A monstrous duo-release of a CD and a dvd this time, the follow up to their last studio-album dating from 2005 ('Thanks for Flying with us'). Another thrilling effort by these two exceptional swedish musicians operating at a technical level that is unbelievable. Their names are Mats Oberg and Morgan Agren, playing together since childhood. In 1988 they performed with Zappa who was greatly impressed by their skills and musicality. Afterwards Mats and Morgan started releasing CDs of their own music. Their most recent one 'Thanks for Flying with us' was the first to be released outside of Sweden and brought them in contact with a international audience. At the moment Cuneiform is also rereleasing some of their earlier albums. But for now this double release has our attention. The CD contains live recordings made between 2005 and 2007 on different locations. Although recordings were made after their album 'Thanks for Flying with us', tracks from this album are not on this live album. If you need any prove this is a true live band, here it is. The CD open impressively with 'The Return of Advokaten'. A very tight and precise exercise. The following track 'Rhinecliff Hotel' is in a jazz vein, with extensive solowork by Mats. Here like in the other jazzy, lyrical pieces their music sounds a little superfluous to me. But it is impossible not to be impressed by the musicianship by these two. It is however quite a job to sit a whole CD through in one take. Their music is of a constant high intensity and enormous energetic level. I had to take a pause from time to time. What kind of music is it? Spontaneously I would name it a kind of fusion. That's the term that fits best. Complex compositions, equally indebted to jazz as to rock music. In some of the tracks they are accompanied by basplayer Tommy Tordsson. In two other ones we hear a even bigger line up at work. Also there a few solo tracks with just Mats or Morgan. Although I'm impressed by their virtuosity and I enjoy many of the tracks, I don't feel actually moved by their music. But that is very personal. Anyway, if you can't believe what you have heard on the live CD you can look at it with your own eyes on the dvd.
The Tourbook covers a period of some 16 years. The spotlights are mainly shining on Morgan here. Implying we have to go through a lot of solo drum work by Morgan. In a non-chronological order we see 65 outtakes from different periods offering a true kaleidoscopic view on the musicianship of Morgan. Of course there are also many fragments of Mats/Morgan Band, but besides we see Morgan playing with other musicians like the fantastic Fredrik Thordendal. Sometimes in a hardcore-like style, followed by free rock exercises and what you have more. Off special interest is the Magma-tribute using original Magma-vocals taking from one of their records. Also in 'Lick my Decals' of Beefheart, Morgan and his mates do an excellent job. Although it once again proves that the voice of the Captain was one of a kind. If you still can't believe what you heard and seen on this crowded dvd, go watch them live! (Dolf Mulder)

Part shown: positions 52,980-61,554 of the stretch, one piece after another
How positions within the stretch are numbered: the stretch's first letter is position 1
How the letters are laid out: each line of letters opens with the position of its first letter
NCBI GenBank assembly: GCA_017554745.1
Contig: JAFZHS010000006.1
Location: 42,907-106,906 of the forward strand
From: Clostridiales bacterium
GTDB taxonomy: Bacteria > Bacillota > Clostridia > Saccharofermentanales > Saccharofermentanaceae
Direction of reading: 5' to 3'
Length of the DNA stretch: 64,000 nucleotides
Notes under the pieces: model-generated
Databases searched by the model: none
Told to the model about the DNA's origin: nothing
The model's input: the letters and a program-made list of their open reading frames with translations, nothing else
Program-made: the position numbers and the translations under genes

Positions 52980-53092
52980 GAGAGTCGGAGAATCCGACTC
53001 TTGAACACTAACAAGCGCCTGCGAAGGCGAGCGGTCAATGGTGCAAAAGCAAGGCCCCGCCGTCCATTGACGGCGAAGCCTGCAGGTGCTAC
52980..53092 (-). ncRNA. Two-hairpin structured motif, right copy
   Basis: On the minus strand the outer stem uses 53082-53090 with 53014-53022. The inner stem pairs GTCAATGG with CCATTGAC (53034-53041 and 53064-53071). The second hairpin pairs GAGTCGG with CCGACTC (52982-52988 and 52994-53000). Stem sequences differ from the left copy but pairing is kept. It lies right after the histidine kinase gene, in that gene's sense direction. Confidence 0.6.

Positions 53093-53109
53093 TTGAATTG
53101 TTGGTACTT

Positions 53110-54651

Address: www.cuneiformrecords.com

AARDE - DESPERATE ISLANDS (CDR by Dirty Demos)
NO CONTEXT - LINES TO FOLLOW COLOUR CHANGES IN LEAVES (CDR by Contra Musik Produktion)
Adam Baker, boss of Dirty Demos, sent me two releases, one on his own label and one in which he is involved as a musician but released by Contra Musik Production, a label of which I never heard from Germany. Aarde, being the duo of Lois Laplace and Guillaume Gargaud, already surprised us in a pleasant way with 'A Whole Day' (see Vital Weekly 601) and here return with 'Desperate Islands', a shorter release then before with six pieces continuing their interest in somewhat more crude variations on glitch and micro ambient. There is guitar doodling, sturdy sound processing, a bit more louder things then before and sometimes totally in line with Line, such as 'Looking At The Coast', with its icy, glacier feel and sustained bowed sounds. Like before I think this is a really nice job, well produced and nothing much new. But as said before, sometimes that is not necessary.
No Context is a trio of Baker (also known as Dead Wood), Allan Upton (from Textured Bird Transmission) and Adrian Newton (from Nemeton, Zaum and Safehouse). There is no credit as to the instruments used, but judging from the music, I suspect that this is a laptop trio. They are not three individuals working solo and mailing results to eachother, but operate as a real band who play concerts. The ten pieces on this release were recorded during five concerts, throughout 2007. They play some really great small tunes of laptop microsound. There is a bit of drone, the rhythmic particles, the cracks and the cuts. Music that would/could have been released by Ritornell a decade ago. Stillupsteypa during that period is one reference that springs to mind. Like Aarde its not really anything new, but the cuts from various improvised concerts is a rather nice one. Perhaps a whole concert may have some hit and miss, but cut short they seem to have a keen ear on picking all the right moments. (FdW)
Address: http://www.dirtydemos.co.uk
Address: http://www.contramusikproduktion.de

MICHAEL CHOCHOLAK - ALVEROMANCY (CDR by Triple Bath)
TZESNE - LA CARNE (CDR by Triple Bath)